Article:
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Fishermen learn on the fly

Federation holds annual convention in Hagerstown

Federation holds annual convention in Hagerstown

November 07, 2004|by WANDA T. WILLIAMS

wandaw@herald-mail.com

HAGERSTOWN - Members of the Mid-Atlantic Council of Federation of Fly Fishers attended the organization's annual convention Saturday at the Plaza Hotel in Hagerstown.

One of 14 such councils nationwide, the Mid-Atlantic region consists of Maryland, West Virginia, Pennsylvania, Delaware and Washington, D.C., and has about 900 members. Council President Doug Hutzell of Hagerstown said the conference offered fishing education workshops and is a fund-raiser to support the council's youth fishing programs and community preservation projects. The nonprofit organization currently is working to rehabilitate Beaver Creek in Washington County.

"We've entered a partnership with several area groups," Hutzell said. "We're very excited about the Beaver Creek project."

John Mullican, a fish biologist with the Maryland Department of Natural Resources, conducted an hourlong presentation on the fishing population in Western Maryland's streams and lakes.

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"We have a lot of high quality water and lots of wild trout and abundant fish," he said.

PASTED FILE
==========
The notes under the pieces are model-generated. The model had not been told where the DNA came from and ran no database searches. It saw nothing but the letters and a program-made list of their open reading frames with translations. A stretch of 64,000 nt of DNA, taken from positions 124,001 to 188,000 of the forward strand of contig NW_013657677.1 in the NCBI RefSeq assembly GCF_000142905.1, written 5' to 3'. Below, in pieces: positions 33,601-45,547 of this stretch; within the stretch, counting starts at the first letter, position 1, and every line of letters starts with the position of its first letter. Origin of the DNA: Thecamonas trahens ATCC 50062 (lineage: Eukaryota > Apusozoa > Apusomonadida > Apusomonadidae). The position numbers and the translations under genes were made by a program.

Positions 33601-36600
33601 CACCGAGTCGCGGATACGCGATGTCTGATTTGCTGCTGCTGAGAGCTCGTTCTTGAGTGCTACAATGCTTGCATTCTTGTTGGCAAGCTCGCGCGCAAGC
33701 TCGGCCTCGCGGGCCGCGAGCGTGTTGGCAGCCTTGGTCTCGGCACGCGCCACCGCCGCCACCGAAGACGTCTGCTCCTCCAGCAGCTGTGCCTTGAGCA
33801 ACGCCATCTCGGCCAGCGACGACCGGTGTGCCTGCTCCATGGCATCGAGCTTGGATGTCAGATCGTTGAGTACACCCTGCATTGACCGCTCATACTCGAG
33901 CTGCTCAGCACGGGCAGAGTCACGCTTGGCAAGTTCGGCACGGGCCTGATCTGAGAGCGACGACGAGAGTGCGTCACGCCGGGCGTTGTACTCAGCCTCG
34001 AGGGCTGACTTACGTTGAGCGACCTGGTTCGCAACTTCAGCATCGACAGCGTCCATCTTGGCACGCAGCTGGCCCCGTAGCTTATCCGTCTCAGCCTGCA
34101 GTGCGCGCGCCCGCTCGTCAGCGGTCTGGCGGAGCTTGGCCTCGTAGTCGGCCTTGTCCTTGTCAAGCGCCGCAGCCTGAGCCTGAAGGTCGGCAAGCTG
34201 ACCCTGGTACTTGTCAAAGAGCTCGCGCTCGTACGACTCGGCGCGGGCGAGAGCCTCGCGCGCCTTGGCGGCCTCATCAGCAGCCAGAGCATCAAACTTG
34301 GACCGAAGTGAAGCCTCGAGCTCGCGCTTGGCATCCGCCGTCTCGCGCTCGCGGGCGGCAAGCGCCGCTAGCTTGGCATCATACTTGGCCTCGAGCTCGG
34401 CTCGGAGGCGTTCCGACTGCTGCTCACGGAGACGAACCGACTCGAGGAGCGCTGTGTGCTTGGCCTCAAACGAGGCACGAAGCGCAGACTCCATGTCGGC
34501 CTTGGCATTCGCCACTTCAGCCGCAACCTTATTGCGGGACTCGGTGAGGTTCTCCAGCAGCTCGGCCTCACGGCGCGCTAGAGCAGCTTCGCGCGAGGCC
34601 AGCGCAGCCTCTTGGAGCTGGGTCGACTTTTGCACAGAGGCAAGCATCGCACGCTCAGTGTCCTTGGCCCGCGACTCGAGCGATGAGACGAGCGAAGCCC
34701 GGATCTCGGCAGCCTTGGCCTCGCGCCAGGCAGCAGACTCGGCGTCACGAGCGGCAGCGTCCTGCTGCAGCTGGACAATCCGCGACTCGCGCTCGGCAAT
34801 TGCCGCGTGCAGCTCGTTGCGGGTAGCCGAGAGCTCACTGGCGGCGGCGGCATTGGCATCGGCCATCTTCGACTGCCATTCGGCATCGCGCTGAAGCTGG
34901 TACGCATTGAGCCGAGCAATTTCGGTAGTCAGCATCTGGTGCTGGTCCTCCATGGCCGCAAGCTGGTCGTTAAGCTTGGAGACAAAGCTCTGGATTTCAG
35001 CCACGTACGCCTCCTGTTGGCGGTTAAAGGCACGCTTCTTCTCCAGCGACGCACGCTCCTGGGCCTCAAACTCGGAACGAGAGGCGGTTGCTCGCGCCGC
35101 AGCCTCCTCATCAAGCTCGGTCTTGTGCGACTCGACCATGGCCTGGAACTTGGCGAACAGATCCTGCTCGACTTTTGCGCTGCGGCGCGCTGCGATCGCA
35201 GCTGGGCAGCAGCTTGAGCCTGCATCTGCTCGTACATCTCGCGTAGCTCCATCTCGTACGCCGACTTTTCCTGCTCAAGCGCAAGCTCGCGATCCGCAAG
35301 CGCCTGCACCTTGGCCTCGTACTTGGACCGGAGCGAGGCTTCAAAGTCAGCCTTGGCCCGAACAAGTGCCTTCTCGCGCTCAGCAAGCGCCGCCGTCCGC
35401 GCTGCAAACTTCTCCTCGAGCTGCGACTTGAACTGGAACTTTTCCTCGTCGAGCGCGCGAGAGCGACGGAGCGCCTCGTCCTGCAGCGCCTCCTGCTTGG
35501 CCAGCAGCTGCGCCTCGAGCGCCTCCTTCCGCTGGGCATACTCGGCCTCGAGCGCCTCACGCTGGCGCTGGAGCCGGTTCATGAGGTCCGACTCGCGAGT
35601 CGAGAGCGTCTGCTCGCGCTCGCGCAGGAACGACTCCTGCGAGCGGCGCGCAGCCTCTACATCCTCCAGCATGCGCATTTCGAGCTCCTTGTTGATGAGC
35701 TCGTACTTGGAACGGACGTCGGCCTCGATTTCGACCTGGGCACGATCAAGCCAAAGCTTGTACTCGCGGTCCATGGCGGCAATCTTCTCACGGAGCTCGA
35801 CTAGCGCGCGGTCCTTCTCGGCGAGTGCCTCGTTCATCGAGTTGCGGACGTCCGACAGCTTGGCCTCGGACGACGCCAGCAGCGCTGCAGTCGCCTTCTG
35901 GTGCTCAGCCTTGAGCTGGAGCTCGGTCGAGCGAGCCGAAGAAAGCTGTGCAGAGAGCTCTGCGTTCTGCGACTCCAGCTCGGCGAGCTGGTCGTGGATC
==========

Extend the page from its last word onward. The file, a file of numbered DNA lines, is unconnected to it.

Mullican provided updated information on fly fishing in such areas as Beaver and Antietam creeks, Greenbrier Lake and other area fishing spots. Fly fishing is a method of fishing in which artificial insects such as flies are used as bait, Mullican said.

Mullican also told the group that bass reproduction is adequate, if not excessive, in Western Maryland. He also pointed out the area's most populated fishing spots.

Mike Saylor of Hagerstown, president of the Beaver Creek Watershed Association, said he was surprised to learn the size and growth rate of fish in Antietam Creek.

Mark Sturtevant of Chambersburg, Pa., has been a serious fly fisherman for about 15 years. But he said he was forced to close his fly fishing business several years ago due to poor business. Despite that, he's still dedicated to supporting the sport.

"We still want to encourage the youth to learn to fly fish, and maybe one day they'll grow up to be activists like us and enjoy the outdoors," he said.

For more information on fly fishing lessons and other events, go to the council's Web site at www.macfff.org.

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